Implementation included coordinating outreach for flags and referrals by freshman advisors in the Career and Academic Advising Center and other selected offices such as the Student Support Services Program (SSSP), International Student Services, Minority Access and Achievement Program (MAAP) and the Kīpuka Native Hawaiian Student Center.
MySuccess deployed 2 surveys over the course of the Spring 2018 semester. Overall, 594 issues were identified, with 79 percent resolved by the end of the semester.
IV. Strategies to Achieve Targets
Efforts in each strategy will be assessed annually or otherwise, as deemed appropriate.
Over the next three years, undergraduate recruitment at UH Hilo will focus on reinforcing processes in its enrollment funnel and increasing the number of prospects, applicants, accepted, deposited and enrolled students every semester for both freshmen and transfer students. To meet recruitment targets, UH Hilo will continue to develop and maintain its brand identity and reputation as well as sustain strong relationships with local high schools, UH System campuses and local businesses.
To assist with growing enrollment over the course of the next few years, UH Hilo has adopted key third-party services to support recruitment processes, including the EAB/Royall recruitment platform to assist with increasing prospects, Signal Vine to maintain contact with students in the admission pipeline, and Raise.me, a microscholarship platform aimed at connecting Hawaiʻi high school students to UH Hilo. UH Hilo will continue evaluating the effectiveness of current scholarship practices and revise how student aid may be leveraged to attract and retain a strong incoming class of undergraduate students each fall. Finally, UH Hilo will work closely with UH community colleges to increase the number of articulated 2+2 pathways that will cultivate a robust transfer population.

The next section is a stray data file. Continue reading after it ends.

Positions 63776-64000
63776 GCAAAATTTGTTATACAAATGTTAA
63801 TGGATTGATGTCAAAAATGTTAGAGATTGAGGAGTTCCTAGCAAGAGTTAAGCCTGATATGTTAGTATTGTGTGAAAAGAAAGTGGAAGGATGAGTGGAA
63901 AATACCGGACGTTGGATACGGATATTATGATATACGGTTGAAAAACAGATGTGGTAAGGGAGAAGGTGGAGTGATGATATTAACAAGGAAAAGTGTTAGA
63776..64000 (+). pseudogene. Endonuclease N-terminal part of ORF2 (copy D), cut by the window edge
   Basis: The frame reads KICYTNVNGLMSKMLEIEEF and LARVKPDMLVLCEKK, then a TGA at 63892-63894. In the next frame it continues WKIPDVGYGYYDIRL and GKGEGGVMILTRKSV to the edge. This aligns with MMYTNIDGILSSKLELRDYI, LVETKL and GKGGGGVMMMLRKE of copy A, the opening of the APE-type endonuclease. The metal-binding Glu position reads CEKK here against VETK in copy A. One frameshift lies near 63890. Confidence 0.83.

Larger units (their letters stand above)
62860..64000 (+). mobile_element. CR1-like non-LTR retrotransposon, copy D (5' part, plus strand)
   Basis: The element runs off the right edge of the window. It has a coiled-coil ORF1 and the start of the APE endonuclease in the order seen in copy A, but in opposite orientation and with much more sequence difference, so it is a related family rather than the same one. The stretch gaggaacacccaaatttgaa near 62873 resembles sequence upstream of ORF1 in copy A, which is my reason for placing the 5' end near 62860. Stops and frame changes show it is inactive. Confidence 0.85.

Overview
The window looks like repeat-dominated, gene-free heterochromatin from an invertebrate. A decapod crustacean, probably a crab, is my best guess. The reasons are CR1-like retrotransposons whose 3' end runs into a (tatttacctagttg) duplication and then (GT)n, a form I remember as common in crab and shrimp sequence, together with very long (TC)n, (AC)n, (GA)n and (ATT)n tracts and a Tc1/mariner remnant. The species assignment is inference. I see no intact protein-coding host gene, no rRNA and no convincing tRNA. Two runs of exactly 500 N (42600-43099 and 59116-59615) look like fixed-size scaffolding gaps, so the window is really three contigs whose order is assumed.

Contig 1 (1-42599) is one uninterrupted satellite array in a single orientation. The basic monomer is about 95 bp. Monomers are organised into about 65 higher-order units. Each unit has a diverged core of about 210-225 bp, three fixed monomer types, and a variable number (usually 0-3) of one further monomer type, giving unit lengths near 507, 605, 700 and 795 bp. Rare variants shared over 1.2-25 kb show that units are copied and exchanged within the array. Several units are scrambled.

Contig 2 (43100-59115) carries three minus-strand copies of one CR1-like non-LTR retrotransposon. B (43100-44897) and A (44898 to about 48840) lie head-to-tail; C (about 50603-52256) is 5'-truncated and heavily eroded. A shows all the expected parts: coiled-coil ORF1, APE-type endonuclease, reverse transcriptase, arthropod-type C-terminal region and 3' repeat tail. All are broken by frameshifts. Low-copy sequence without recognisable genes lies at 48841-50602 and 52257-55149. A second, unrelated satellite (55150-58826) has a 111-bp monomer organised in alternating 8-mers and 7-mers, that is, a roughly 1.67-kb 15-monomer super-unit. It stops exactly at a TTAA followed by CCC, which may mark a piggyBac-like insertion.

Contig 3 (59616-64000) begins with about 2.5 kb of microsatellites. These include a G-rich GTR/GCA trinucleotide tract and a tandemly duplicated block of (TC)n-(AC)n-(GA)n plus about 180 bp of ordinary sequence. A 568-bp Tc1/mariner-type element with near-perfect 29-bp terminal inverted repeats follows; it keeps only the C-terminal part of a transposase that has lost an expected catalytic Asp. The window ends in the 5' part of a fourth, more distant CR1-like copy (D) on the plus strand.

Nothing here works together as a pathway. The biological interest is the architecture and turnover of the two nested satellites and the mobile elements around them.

UH Hilo’s Education Advisory Board (EAB) Partnership
Approximately 450 institutions contract EAB for their enrollment and financial aid optimization tools (an actual list of clients is not available due to confidentiality). EAB is likely contracted with some of our competitors, as national data shows we are all competing for the same 75 percent or more of college-going students. What will make their work with us unique, is the predictive model they will use to pinpoint which students will likely enroll into UH Hilo, leaving us with the work of following through with engagement and communication strategies. Additionally, EAB will run a financial aid optimization model for us, to determine the best use of our limited financial assistance funds to enroll students.